The Submillimeter Active Region Excess Brightness Temperature during Solar Cycles 23 and 24

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    We report the temporal evolution of the excess brightness temperature above solar active regions (ARs) observed with the Solar Submillimeter Telescope (SST) at 212 ({\lambda} = 1.4 mm) and 405 GHz ({\lambda} = 0.7 mm) during Cycles 23 and 24. Comparison with the sunspot number (SSN) yields a Pearson's correlation coefficient R = 0.88 and 0.74 for 212 and 405 GHz, respectively. Moreover, when only Cycle 24 is taken into account the correlation coefficients go to 0.93 and 0.81 for each frequency. We derive the spectral index {\alpha} between SST frequencies and found a slight anti-correlation with the SSN (R = -0.25); however, since the amplitude of the variation is lower than the standard deviation we cannot draw a definite conclusion. Indeed, {\alpha} remains almost constant within the uncertainties with a median value approximate to 0 characteristic of an optically thick thermal source. Since the origin of the AR submillimeter radiation is thermal continuum produced at chromospheric heights, the strong correlation between the excess brightness temperature and the magnetic cycle evolution could be related to the available free magnetic energy to be released in reconnection events.Comment: Accepted for publication in the Astrophysical Journa

    Statistical analysis of the onset temperature of solar flares in 2010-2011

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    Understanding the physical processes that trigger solar flares is paramount to help with forecasting space weather and mitigating the effects on our technological infrastructure. A previously unknown phenomenon was recently identified in solar flares: the plasma temperature, derived from soft X-ray (SXR) data, at the onset of four flares, was revealed to be in the range 10-15 MK, without evidence of gradual heating. To investigate how common the hot-onset phenomenon may be, we extend this investigation to solar flares of B1.2- X6.9 classes recorded by the X-ray Sensor (XRS) on-board the GOES-14 and GOES-15 satellites between 2010 and 2011. For this statistical study, we employed the same methodology as in recent work, where the pre-flare SXR flux of each flare is obtained manually, and the temperature and emission measure values are obtained by the flux ratio of the two GOES/XRS channels using the standard software. From 3224 events listed in the GOES flare catalog for 2010-2011, we have selected and analyzed 745 events for which the flare heliographic location was provided in the list, to investigate center-to-limb effects of the hot-onset phenomenon. Our results show that 559 out of 745 flares (75%) exhibit an onset temperature above 8.6 MK (the first quartile), with respective log10 of the emission measure values between 46.0 - 47.25 cm-3, indicating that small amounts of plasma are quickly heated to high temperatures. These results suggest that the hot-onset phenomenon is very common in solar flares.Comment: 6 pages,7 figure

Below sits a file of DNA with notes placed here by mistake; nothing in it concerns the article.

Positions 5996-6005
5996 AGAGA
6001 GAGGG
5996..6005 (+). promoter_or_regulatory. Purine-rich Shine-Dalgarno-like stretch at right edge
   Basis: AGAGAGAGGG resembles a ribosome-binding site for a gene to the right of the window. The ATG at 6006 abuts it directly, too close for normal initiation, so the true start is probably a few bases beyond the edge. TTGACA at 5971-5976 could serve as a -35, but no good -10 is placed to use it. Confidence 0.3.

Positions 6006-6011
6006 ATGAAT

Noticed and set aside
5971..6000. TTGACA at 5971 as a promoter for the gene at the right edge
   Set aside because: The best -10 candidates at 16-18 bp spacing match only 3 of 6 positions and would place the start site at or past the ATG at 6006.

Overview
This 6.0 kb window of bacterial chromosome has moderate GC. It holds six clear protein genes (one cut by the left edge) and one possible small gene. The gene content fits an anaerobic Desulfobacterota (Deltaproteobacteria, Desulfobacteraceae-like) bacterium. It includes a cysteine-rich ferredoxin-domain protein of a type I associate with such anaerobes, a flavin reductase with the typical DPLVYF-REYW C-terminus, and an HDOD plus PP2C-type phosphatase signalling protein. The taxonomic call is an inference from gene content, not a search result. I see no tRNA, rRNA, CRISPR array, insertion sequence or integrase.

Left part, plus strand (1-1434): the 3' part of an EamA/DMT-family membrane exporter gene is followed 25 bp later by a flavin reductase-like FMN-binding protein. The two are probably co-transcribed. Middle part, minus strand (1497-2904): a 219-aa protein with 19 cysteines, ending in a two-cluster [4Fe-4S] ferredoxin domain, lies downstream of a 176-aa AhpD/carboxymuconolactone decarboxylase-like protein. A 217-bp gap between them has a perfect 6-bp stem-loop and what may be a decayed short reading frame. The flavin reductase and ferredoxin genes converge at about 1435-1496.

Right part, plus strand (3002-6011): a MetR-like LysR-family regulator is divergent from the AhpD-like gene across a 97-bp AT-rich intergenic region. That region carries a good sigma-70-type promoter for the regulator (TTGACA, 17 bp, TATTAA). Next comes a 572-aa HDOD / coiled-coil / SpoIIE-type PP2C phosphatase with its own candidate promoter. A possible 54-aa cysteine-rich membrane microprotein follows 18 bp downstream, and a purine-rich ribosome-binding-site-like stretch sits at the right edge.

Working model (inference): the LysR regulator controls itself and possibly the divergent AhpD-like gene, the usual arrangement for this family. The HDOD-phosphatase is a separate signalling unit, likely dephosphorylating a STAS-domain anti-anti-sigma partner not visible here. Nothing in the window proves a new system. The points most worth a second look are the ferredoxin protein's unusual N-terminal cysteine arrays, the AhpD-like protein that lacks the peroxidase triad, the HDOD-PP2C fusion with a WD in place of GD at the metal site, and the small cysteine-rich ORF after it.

Rotation of planet-harbouring stars

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    The rotation rate of a star has important implications for the detectability, characterisation and stability of any planets that may be orbiting it. This chapter gives a brief overview of stellar rotation before describing the methods used to measure the rotation periods of planet host stars, the factors affecting the evolution of a star's rotation rate, stellar age estimates based on rotation, and an overview of the observed trends in the rotation properties of stars with planets.Comment: 16 pages, 4 figures: Invited review to appear in 'Handbook of Exoplanets', Springer Reference Works, edited by Hans J. Deeg and Juan Antonio Belmont

    Rotation Profile of Kepler-63 from Planetary Transits

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    Differential rotation of stars with multiple transiting planets